Minimize : $\sqrt{(1+{1\over a})(1+{1\over b})}$ subject to $a+b=\lambda$.

Given positive real variables $a$ and $b$, find the minimum of $$f(a,b)=\sqrt{\left(1+{1\over a}\right)\left(1+{1\over b}\right)}$$ subject to $a+b=\lambda$ where $\lambda$ is a constant . [ISI Sample Papers]

  1. Method $1$ : Substitute $b=\lambda – a$ and then compute ${\partial \over \partial a }f(a,b)$. But, the calculations get a bit messy.
  2. Method $2$ : Actually this is what I want to know. Is there an easier approach using some inequalities like the AM-GM inequality ? I tried this but was not able to got lost in between.
  3. Method $3$ : Lagrange multipliers. I have not tried this and kept it as a last option.

What is the best way to solve this problem ?

Solutions Collecting From Web of "Minimize : $\sqrt{(1+{1\over a})(1+{1\over b})}$ subject to $a+b=\lambda$."

You can write the term in the square root as $$\left(1+\frac{1}{a}\right)\left(1+\frac{1}{b}\right)=\frac{(a+1)(b+1)}{ab}=\frac{ab+a+b+1}{ab}=1+\frac{λ+1}{ab}$$ Now this term is minimized when $ab$ is maximized. So, your problem is equivalent to maximizing $ab$ subject to $a+b=λ$ i.e. to maximize $$a\cdot(λ-a)$$ Since it is a quadratic equation in $a$ with negative factor in front of $a^2$ the maximum is exactly the mean of the interval between the roots i.e. $a^*=\frac{λ}{2}$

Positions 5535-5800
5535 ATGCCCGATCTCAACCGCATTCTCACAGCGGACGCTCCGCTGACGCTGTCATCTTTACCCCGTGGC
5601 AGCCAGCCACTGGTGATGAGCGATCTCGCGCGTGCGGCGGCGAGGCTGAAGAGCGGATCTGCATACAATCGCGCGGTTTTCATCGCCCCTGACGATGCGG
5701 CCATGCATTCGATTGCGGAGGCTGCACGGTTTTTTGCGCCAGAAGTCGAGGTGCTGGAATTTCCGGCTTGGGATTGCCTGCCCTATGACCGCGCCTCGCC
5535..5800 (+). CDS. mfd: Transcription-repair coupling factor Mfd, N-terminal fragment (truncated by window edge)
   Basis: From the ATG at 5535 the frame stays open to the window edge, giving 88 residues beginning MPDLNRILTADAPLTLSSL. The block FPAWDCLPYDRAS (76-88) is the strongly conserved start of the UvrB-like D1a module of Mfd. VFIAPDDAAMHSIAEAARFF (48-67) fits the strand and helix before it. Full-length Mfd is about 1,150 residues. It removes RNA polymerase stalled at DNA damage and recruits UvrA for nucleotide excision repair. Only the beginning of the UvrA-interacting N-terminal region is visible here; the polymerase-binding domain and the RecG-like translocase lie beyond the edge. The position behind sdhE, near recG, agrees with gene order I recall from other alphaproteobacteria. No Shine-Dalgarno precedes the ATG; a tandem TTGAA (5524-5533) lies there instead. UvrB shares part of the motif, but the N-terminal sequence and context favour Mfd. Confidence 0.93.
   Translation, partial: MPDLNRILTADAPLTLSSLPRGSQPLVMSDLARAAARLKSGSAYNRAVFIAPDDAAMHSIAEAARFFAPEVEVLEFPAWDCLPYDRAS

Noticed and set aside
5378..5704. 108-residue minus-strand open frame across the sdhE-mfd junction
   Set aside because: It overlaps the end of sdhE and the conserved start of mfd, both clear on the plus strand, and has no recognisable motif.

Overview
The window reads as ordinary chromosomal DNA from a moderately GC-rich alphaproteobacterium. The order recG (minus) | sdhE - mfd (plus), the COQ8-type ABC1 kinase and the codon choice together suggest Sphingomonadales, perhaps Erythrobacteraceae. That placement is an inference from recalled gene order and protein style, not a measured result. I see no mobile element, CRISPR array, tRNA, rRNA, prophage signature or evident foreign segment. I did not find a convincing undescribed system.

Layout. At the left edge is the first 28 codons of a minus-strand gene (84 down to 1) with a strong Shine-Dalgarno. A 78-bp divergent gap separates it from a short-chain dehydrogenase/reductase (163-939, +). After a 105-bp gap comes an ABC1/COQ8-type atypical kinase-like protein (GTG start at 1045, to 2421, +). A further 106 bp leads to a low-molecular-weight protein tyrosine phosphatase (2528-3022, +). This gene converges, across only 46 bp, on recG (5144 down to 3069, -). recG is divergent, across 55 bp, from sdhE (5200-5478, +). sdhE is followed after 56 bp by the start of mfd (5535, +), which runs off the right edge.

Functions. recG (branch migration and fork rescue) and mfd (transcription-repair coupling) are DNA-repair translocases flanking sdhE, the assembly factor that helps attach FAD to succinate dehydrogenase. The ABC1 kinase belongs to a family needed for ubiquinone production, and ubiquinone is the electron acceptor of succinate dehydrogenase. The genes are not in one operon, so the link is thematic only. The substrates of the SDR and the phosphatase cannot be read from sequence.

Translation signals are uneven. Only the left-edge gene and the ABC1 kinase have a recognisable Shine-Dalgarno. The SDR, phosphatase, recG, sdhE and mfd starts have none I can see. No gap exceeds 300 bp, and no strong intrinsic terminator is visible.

Alternatively you could directly observe (or use) that the product $ab$ of two numbers with constant sum is maximized when the two numbers are equal.

Noting that $ab\leq\frac{1}{4}(a+b)^2=\lambda^2/4$, we have
with equality iff $a=b=\lambda/2$.

Method 3: Lagrange multipliers.

Let $d>0$ and $U=\{(a,b);\;a>0,\;b>0\}$. Define $g:U\to\mathbb{R}$ and $\varphi:U\to \mathbb{R}$ by $g(a,b)=\left(\frac{1}{a+d}+1\right)\left(\frac{1}{b+d}+1\right)$ and $\varphi(a,b)=a+b$.
$$\nabla g(a,b)=-\left(\tfrac{1}{A^2}\left(\tfrac{1}{B}+1\right),\tfrac{1}{B^2}\left(\tfrac{1}{A}+1\right)\right)$$
where $A=a+d$ and $B=b+d$, and $\nabla\varphi(a,b)=(1,1)$.

It follows from the Lagrange Multipliers Method that:

$$\begin{align}(a,b)\in \varphi^{-1}(\lambda)\text{ is a critical point of } g\quad&\Longleftrightarrow\quad\nabla g(a,b)=\gamma \nabla \varphi(a,b) \text{ for some } \gamma\in\mathbb{R}\\\\
&\Longleftrightarrow \qquad\frac{1}{A^2}\left(\frac{1}{B}+1\right)
&\Longleftrightarrow\qquad B+B^2=A+A^2\\\\
&\Longleftrightarrow\qquad B-A=A^2-B^2=-(A+B)(B-A)\\\\
&\Longleftrightarrow\qquad A=B\\\\
&\Longleftrightarrow\qquad a=b=\frac{\lambda}{2}\end{align}$$

So, $q=(\frac{\lambda}{2},\frac{\lambda}{2})$ is the unique critical point of $g$ in $\varphi^{-1}(\lambda)$.

It is possible to prove that $g$ has indeed a minimum at $q$ (see the argument here).

Therefore, for all $(a,b)\in\varphi^{-1}(\lambda)$ we have
$$\left(\frac{1}{a+d}+1\right)\left(\frac{1}{b+d}+1\right)=g(a,b)\geq g\left(\tfrac{\lambda}{2},\tfrac{\lambda}{2}\right)=\left(\frac{1}{\tfrac{\lambda}{2}+d}+1\right)\left(\frac{1}{\tfrac{\lambda}{2}+d}+1\right)$$

Letting $d\to 0$ we conclude that
$$f(a,b)^2=\left(\frac{1}{a}+1\right)\left(\frac{1}{b}+1\right)\geq \left(\frac{1}{\tfrac{\lambda}{2}}+1\right)\left(\frac{1}{\tfrac{\lambda}{2}}+1\right)=f\left(\tfrac{\lambda}{2},\tfrac{\lambda}{2}\right)^2$$
and thus the the minimum is attained at $(\tfrac{\lambda}{2},\tfrac{\lambda}{2})$.